Twin orangutans gather Easter eggs during an Easter egg hunt at Jungle Island on April 1, 2010. At left is Peanut with sister Pumpkin. They are six-year-old twin sisters.
A beloved orangutan at Jungle Island faces a fight for life after being diagnosed with lymphoma.
Peanut, an 8-year-old female at the Watson Island animal attraction, has a team of medical experts lined up ready to monitor her health and give her treatment. But the future remains uncertain for the orangutan, one of six at the Watson Island theme park and the fraternal twin of Pumpkin.
The diagnosis of diffuse large B-cell lymphoma is rare in the primate world, said Dr. Norman Altman, a pathologist and veterinarian at UM’s Miller School of Medicine Division of Comparative Pathology. But doctors are optimistic that the cancer is curable.
Peanut started behaving strangely about two months ago. Her appetite dipped and she showed less energy than usual. So her caretakers put her through a series of tests to see if anything was wrong.
Jungle Island’s general curator and veterinarian, Dr. Jason Chatfield, said the team collected blood samples and did an ultrasound. Peanut had irregular bowel movements. Further testing revealed she had intestinal blockage.
Miami Veterinary Specialists operated on her and cut out a piece of her small intestine, which had been squeezed down by adhesions around the outside wall and stopped the normal flow of her digestive tract. Chatfield said he sent the snipped tissue sample to get tested at Zoo/Exotic Pathology Service in California and they called to tell him Peanut had cancer.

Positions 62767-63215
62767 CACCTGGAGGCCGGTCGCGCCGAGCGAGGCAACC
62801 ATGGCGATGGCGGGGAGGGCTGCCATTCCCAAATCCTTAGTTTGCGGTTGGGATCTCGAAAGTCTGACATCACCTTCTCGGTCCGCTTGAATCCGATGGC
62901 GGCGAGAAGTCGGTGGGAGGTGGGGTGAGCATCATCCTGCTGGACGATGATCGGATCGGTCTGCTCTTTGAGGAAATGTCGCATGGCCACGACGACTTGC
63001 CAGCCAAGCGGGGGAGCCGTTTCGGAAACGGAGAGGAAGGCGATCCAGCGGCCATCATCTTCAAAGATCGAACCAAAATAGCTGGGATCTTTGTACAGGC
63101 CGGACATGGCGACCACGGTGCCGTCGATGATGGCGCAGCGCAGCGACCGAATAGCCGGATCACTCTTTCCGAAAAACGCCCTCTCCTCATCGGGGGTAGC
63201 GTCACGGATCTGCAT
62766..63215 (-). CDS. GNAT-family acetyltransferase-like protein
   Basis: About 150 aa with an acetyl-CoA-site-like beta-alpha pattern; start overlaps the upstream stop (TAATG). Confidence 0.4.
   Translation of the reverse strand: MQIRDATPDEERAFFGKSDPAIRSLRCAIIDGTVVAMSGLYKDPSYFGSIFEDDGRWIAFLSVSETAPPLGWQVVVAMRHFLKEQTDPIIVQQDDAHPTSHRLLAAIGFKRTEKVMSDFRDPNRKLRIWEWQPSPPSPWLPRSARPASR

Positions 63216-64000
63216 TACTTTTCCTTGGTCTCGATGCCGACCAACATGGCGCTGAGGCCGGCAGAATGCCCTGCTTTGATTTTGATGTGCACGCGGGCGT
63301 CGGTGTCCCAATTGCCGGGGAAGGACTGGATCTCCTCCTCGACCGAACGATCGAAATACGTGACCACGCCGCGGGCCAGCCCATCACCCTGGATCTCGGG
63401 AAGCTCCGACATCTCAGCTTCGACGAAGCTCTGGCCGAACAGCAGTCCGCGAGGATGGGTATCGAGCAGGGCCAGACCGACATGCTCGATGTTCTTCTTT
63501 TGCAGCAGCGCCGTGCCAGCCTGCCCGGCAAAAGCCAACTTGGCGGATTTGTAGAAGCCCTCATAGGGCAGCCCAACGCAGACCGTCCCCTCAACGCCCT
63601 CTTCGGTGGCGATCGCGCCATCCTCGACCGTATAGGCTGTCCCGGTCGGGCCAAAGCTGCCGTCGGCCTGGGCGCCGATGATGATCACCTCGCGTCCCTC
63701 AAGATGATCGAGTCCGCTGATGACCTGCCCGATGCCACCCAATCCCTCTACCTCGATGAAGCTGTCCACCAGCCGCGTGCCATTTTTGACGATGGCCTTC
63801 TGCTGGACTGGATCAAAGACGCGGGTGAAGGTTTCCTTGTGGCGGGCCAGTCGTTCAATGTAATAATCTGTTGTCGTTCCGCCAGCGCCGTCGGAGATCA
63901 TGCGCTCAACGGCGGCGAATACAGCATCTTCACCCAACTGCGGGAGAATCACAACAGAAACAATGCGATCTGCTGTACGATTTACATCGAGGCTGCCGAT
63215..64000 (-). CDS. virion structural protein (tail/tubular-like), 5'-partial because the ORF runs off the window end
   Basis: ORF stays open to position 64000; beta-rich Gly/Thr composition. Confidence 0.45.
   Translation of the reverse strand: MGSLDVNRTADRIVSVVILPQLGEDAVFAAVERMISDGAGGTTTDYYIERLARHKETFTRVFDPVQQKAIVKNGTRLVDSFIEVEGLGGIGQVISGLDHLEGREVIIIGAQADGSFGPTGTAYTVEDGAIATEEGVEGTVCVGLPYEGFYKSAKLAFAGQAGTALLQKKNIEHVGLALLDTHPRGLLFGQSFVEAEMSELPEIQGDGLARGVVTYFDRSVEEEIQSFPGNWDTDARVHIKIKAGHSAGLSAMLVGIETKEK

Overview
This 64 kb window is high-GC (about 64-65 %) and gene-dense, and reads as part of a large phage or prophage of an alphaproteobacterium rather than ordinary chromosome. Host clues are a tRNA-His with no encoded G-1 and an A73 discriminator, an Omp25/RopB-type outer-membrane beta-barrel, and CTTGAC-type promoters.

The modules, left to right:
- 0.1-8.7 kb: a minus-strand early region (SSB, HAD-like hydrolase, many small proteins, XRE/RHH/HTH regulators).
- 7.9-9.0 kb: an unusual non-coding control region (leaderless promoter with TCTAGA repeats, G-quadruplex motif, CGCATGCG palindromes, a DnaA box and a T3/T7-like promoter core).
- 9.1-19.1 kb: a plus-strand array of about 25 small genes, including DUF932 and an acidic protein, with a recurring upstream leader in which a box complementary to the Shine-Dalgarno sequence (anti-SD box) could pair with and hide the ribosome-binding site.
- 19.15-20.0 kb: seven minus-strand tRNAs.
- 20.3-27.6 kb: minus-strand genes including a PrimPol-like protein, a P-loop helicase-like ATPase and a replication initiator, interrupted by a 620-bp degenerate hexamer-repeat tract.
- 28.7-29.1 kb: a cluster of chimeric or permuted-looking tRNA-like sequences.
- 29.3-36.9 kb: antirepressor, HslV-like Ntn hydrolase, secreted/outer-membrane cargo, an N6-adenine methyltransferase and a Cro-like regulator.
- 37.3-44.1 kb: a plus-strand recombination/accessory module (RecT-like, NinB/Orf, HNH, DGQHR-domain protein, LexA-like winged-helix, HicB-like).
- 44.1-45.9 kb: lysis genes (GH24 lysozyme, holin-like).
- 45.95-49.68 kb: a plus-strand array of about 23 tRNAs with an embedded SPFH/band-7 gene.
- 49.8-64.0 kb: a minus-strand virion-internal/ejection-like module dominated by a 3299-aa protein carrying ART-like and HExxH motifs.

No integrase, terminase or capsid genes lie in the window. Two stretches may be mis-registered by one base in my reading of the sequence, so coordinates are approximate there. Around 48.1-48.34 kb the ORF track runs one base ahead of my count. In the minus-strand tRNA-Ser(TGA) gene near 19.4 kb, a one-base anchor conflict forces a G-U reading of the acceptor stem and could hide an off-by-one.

To verify the diagnosis, samples were sent to the University of Miami’s Dr. Carolyn Cray, who specializes in pathology services for veterinarians. She handed them to Dr. Offiong Ikpatt, a UM hematopathologist, and he confirmed the conclusion.
“We weren’t thinking anything like cancer,” Chatfield said.
Peanut’s handlers want her to spend as much time as possible with her twin sister as her health changes.
The treatment process will be difficult but he said there’s a “world class team” fighting behind her.
The team includes Dr. Joseph D. Rosenblatt, a hemotologist and oncologist at Miller. Although he has never worked with animals directly, he is developing Peanut’s treatment regimen.
He said the orangutan’s lymphoma is the most common type found in humans and is curable depending on the stage of the illness. Typically, 60 to 70 percent of people with this variation of lymphoma survive, he said. Chemotherapy and chemoimmunotherapy are the two most-used procedures and will likely be used in some variation during Peanut’s recovery.
Rosenblatt said the biggest challenge is the treatment procedure.
“It’s a plan in evolution,” Rosenblatt said. “Even though it’s a very wonderful animal, it’s not a cooperative patient.”